My hunch is: very little. Linux GUI installs may get better speed and battery life out of the same hardware as Win7 on average, but isn’t this a case of self-selecting user groups? The Win7 users include swaths of people who don’t know how to switch from Aero to Aero Basic. But *nix users wouldn’t run Compiz if they were looking for battery life.

    What I’d like to see is an attempt to configure a Win7 netbook install so completely barebones that it simply runs Chrome and nothing else. Then I’d like to see how it fares in a battery match-up with Hexxeh’s latest build on the same hardware. That, imho, would begin to describe the true efficiency difference between *nix and Win7 kernels.

    Reply

    • Gordon Watts

      04/21/2010 at 5:15 pm

      This is an interesting question. It would be interseting to see how different the battery life on this device was running Android and W7 where you did a bunch of simple repetitive tasks like:

      1) open http://www.nytimes.com, close it
      2) start email, check for new email from server, shut it down
      3) Doing nothing

      For a while I’ve thought that app stores should collect data like “how much your battery will drain with this app” from users. :-)

      Of course, for some of us, it doesn’t really matter – we have to have W7 or similar because we need things like OneNote…

      I say, can the pen input for Silverlight be moved into OneNote? ;-)

      Reply

  5. acerbic

    04/19/2010 at 5:20 pm

    Please HP, put it in the hands of someone who is not an iFad fanboi. Everybody complaining about “netbook-like performance” needs to think about how much performance you usually see in a 1.5 lb package. You want more performance, fine: get a 4 lb tablet. I’d be quite happy with this thing if there’s a digitizer and OneNote runs smoothly enough.

    Reply

  6. Mike

    04/19/2010 at 5:54 pm

    I think the Slate sounds awesome and I’m loving the dock with all those connections, but I’m really disappointed that HP allowed this idiot blogger to be the first to get his hands on it. HP just shot their marketing department in the foot by allowing this Apple fanboy to snap some terrible pictures with his iPhone connected to his MacBook and then trash it as no competition to an iPad because it runs Windows. (Look in the reflection — you can see his iPhone connected to the MacBook The only thing I really learned from this article is that the iPhone takes terrible pictures.

    If I was designing a slate computer this is basically exactly what I would have made. I’m really tired of people dismissing the HP Slate as just another Tablet PC when it’s obvious that we’ve never seen a 1.5lb 9″ tablet PC sold for $550. I wish the last 10 years of Tablet PCs could have been like this.

    Reply

  7. Jonathan

    04/19/2010 at 6:21 pm

    Well I wonder what the chances are that we can get Courier as a Os on a tegra platform. That the only way I see Microsoft keeping the tablet market. They need to make an OS around the platform. And the sad thing we all know after seeing the demos is that we know Microsoft can do it. That’s what it’s going to take to play ball can MS do it. Come on Microsoft you made your empire by making the software and then licensing it out for OEM’s why should the tablet market be any different. Don’t let apple take this away from you.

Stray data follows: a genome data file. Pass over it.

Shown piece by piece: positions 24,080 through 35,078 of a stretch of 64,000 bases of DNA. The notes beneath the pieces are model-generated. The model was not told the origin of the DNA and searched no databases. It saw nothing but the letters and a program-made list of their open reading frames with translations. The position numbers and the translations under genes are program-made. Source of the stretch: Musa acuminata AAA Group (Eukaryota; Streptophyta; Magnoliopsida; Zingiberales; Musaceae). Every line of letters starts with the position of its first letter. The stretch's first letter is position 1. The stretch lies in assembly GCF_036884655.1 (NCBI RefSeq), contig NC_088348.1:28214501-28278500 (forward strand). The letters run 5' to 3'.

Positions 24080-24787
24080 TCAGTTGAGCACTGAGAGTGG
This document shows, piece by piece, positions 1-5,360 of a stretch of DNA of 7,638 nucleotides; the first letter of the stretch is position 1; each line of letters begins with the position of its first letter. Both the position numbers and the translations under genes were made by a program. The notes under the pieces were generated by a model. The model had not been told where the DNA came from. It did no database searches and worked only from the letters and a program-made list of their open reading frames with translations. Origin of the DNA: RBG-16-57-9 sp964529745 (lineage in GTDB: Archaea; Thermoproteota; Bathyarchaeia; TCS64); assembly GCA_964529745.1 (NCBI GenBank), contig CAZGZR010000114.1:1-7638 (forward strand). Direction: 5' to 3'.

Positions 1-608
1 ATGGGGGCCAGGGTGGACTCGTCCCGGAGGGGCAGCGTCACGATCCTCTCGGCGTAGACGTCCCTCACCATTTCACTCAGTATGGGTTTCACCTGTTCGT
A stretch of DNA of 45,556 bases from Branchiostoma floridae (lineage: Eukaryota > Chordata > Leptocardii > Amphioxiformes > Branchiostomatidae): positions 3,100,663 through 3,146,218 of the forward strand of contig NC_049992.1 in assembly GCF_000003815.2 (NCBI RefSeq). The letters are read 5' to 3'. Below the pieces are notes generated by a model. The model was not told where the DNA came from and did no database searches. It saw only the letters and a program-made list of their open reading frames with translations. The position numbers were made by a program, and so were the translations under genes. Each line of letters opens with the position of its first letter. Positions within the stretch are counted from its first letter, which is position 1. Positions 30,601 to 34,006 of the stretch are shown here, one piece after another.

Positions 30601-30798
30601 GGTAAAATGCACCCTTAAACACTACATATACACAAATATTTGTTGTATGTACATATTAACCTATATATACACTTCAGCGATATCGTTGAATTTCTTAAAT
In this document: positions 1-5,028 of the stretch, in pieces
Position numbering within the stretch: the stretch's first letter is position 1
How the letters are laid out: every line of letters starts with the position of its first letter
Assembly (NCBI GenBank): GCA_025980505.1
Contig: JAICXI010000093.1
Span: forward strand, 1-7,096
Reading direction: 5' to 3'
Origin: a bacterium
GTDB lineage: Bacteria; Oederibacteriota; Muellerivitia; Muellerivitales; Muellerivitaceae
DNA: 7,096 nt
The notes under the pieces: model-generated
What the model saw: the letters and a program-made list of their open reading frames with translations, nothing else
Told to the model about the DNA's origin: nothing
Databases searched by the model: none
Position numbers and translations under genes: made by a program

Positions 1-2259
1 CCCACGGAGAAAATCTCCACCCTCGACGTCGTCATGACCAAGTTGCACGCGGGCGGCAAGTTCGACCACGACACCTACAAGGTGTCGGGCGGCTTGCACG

Reply

  8. Osiris

    04/19/2010 at 8:31 pm

    Surprise Surprise. HP Slate suffers same flaws as every other tablet or full windows device before it….

    The blogger might be ill experienced etc but performance is performance. With that processor and 1GB memory I don’t know why anyone would be surprised.

    Face it, until the technology improves and Windows does for that matter, full operating systems on devices like this are a joke. I still think there’s a place for proper tablets (larger screens, active digitisers etc) but in the sphere of the HP Slate Full Windows is deadly.

    Prediction:
    The future of computing in that space will be Mobile OS (WP7, Android and Courier). If you need the full function that the software on a desktop has you’ll RDP into your own machine or fire up cloud services.

    The benefits: quick, snappy devices with all day battery life that take advantage of the growing ability to connect effortlessly and cloud/RDP for the higher level tasks.

    Thus spoke Zarathustra

    Reply

    • Gordon Watts

      04/21/2010 at 5:16 pm

      Right – but is that because the Atom chews up too much battery life and things like ARM and A4 are better? Or is it strickly the OS? I’d like to see some testing. I bet about 70% is the hardware platform and about 30% is the software.

      Reply

      • Osiris

        04/23/2010 at 4:10 am

        You might be correct, but I think at present they are synonomous. You cant run Windows 7 on an ARM chipset and until you can or until intel/amd make some leaps and bounds with mobile cpu’s the software is the issue and the answer is to leverage the power of your mobile operating platforms, namely iphone OS, WP7/CE, Android.

        Reply